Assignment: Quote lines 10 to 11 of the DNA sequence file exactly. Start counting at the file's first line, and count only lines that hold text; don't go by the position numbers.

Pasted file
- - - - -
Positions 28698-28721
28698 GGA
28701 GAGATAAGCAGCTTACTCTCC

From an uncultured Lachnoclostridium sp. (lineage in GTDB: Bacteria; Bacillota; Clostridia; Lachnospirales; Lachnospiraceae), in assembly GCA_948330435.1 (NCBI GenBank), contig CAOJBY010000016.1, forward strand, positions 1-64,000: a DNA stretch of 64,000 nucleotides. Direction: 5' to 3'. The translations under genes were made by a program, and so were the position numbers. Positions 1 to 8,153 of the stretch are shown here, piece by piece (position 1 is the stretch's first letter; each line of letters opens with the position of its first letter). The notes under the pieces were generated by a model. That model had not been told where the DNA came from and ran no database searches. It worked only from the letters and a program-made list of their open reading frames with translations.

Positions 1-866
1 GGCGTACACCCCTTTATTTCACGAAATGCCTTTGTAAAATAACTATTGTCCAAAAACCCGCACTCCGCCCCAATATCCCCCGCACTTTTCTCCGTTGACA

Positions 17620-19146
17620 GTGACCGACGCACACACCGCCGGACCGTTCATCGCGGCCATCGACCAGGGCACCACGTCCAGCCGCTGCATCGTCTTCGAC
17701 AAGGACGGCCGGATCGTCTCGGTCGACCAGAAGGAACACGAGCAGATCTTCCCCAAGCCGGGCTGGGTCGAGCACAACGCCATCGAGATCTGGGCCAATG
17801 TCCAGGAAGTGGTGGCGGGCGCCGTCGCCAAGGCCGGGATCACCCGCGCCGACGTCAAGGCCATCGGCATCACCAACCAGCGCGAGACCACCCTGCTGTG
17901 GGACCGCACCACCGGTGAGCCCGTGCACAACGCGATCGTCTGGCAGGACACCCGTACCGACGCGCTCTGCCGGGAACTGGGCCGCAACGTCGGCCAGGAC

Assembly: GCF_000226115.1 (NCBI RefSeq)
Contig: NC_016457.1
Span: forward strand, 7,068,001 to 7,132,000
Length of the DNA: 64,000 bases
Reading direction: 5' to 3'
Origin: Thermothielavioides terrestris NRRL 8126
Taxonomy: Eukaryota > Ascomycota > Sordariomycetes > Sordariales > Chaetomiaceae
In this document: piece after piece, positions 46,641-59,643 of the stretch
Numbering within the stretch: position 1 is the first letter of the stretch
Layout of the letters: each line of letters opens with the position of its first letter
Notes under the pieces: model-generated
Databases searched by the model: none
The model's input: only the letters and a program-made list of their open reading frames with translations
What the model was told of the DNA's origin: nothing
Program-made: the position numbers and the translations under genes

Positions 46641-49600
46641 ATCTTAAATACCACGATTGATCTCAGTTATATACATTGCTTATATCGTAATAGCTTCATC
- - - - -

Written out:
17801 TCCAGGAAGTGGTGGCGGGCGCCGTCGCCAAGGCCGGGATCACCCGCGCCGACGTCAAGGCCATCGGCATCACCAACCAGCGCGAGACCACCCTGCTGTG
17901 GGACCGCACCACCGGTGAGCCCGTGCACAACGCGATCGTCTGGCAGGACACCCGTACCGACGCGCTCTGCCGGGAACTGGGCCGCAACGTCGGCCAGGAC